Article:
This panel will examine eighteenth-century British fiction and the relationship between violence, obscenity and humor. Novelists' use of the obscene joke is a tempered way to suppress the blurring lines of distinction between classes and to maintain hierarchy, a direct response to the changes in society and to the increasing sensitivity to vulgar subjects in polite society. This panel is interested in discovering how authors mobilize social anxiety through violence, obscenity and humor.

Digital Interpretation Roundtable

updated: 
Monday, August 1, 2011 - 2:13pm
full name / name of organization: 
Digital Americanists Society
contact email: 

The Digital Americanists Society invites proposals for a roundtable about digital interpretation of nineteenth-century American literature or culture, to be proposed for the C19 Conference at the University of California, Berkeley, April 12-15, 2012. This roundtable will take up the C19 Program Committee's call to investigate how "the field's contours have been enlarged—or foreshortened—by the investigative tools offered by digital technologies." We seek scholars using digital tools—e.g. GIS, data mining, visualization, textual analysis, and other methods—to help them understand the nineteenth century. We are particularly interested in the ways that digital tools can lead scholars toward new interpretive insights into texts and other cultural objects.

Fantastic Narratives and the Natural World

updated: 
Monday, August 1, 2011 - 1:55pm
full name / name of organization: 
Dalhousie University, Department of French and Italian

The Department of French and Italian invites contributions for an interdisciplinary colloquium on "Fantastic Narratives and the Natural World" to be held at Dalhousie University (Canada, NS) on April 27/28 2012. Send a 300 word abstract and a one page CV to fantasticnarratives@gmail.com by September 30 2011. Papers will be considered for publication in a special thematic issue of the refereed journal Belphégor – Popular Literature and Media Culture (http://etc.dal.ca/belphegor/)

Fame! Exploring Reputation, Rumor, and Historical Legacy in the Middle Ages: Kalamazoo Medieval Studies Conference Panel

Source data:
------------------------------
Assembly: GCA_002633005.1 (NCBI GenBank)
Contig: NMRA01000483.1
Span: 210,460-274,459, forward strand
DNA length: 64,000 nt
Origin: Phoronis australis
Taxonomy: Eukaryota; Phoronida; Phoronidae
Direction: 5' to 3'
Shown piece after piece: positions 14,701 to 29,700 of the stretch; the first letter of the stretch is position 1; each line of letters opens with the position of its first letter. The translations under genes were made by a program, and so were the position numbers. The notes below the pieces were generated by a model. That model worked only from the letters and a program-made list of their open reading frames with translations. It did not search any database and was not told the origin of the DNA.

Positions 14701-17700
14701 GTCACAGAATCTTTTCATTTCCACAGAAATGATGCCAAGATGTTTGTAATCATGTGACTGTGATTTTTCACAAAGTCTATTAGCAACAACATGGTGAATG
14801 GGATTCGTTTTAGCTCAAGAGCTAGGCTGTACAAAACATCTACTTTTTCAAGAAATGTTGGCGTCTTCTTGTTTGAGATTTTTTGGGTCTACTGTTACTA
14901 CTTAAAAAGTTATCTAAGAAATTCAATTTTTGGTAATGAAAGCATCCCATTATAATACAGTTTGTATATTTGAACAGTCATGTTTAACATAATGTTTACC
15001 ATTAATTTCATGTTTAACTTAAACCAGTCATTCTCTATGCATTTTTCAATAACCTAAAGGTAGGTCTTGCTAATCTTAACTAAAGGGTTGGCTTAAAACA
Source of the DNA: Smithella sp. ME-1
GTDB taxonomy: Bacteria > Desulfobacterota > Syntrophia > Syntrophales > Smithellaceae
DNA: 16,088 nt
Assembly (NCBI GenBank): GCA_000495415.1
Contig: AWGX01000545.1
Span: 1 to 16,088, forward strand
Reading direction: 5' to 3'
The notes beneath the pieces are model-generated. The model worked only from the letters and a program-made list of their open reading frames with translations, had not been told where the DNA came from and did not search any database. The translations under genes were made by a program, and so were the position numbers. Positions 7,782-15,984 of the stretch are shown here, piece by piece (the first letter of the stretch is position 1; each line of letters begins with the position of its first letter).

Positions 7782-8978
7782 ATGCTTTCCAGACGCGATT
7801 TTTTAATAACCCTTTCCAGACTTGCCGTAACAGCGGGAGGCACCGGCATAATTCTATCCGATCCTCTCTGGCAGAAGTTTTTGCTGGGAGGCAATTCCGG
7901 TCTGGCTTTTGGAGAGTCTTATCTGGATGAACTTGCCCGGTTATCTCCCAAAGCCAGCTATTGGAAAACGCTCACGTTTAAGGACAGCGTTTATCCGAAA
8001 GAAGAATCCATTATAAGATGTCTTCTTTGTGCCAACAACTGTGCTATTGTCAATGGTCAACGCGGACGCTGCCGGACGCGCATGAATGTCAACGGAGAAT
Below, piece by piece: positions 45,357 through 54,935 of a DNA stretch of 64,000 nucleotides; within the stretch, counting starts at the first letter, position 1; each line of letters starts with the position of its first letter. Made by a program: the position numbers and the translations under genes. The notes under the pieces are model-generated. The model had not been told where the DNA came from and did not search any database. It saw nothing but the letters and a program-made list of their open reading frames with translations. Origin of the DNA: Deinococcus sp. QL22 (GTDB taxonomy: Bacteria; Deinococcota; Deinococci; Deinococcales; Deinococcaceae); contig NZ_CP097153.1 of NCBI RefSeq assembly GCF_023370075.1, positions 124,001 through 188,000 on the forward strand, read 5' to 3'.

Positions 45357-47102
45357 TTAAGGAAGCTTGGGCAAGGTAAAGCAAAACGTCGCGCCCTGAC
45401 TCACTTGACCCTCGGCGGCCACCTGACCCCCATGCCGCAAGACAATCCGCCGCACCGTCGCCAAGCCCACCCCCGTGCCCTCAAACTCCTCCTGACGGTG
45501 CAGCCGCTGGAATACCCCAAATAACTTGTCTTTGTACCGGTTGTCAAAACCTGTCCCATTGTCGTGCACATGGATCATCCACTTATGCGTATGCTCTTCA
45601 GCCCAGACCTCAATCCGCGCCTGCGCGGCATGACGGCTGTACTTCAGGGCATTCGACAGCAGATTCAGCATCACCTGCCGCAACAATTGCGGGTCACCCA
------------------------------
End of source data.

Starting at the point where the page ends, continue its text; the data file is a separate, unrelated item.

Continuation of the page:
updated: 
Monday, August 1, 2011 - 1:46pm
full name / name of organization: 
Cornell Medieval Studies Student Colloquium
contact email: 

Influenced by Max Weber's theories of social "enchantment" the theater historian Joseph Roach suggests that, through a process of "re-enchantment," the affects and emotions associated with saints and other religious figures get mapped onto actors and other stars of stage and screen beginning in late seventeenth century Restoration theater. And so the modern notion of celebrity was born. This conference will explore the historical backdrops and preconditions for Roach's claim, examining the ways that the reputations of saints, heretics, kings, poets, and other medieval "celebrities" were formed. We aim to concentrate particularly on the relationships between fame and the circulation of rumor, gossip, and popular opinion.

Fame! Exploring Reputation, Rumor, and Historical Legacy in the Middle Ages Friday F

updated: 
Monday, August 1, 2011 - 1:41pm
full name / name of organization: 
Cornell Medieval Studies Student Colloquium
contact email: 

Influenced by Max Weber's theories of social "enchantment" the theater historian Joseph Roach suggests that, through a process of "re-enchantment," the affects and emotions associated with saints and other religious figures get mapped onto actors and other stars of stage and screen beginning in late seventeenth century Restoration theater. And so the modern notion of celebrity was born. This conference will explore the historical backdrops and preconditions for Roach's claim, examining the ways that the reputations of saints, heretics, kings, poets, and other medieval "celebrities" were formed. We aim to concentrate particularly on the relationships between fame and the circulation of rumor, gossip, and popular opinion.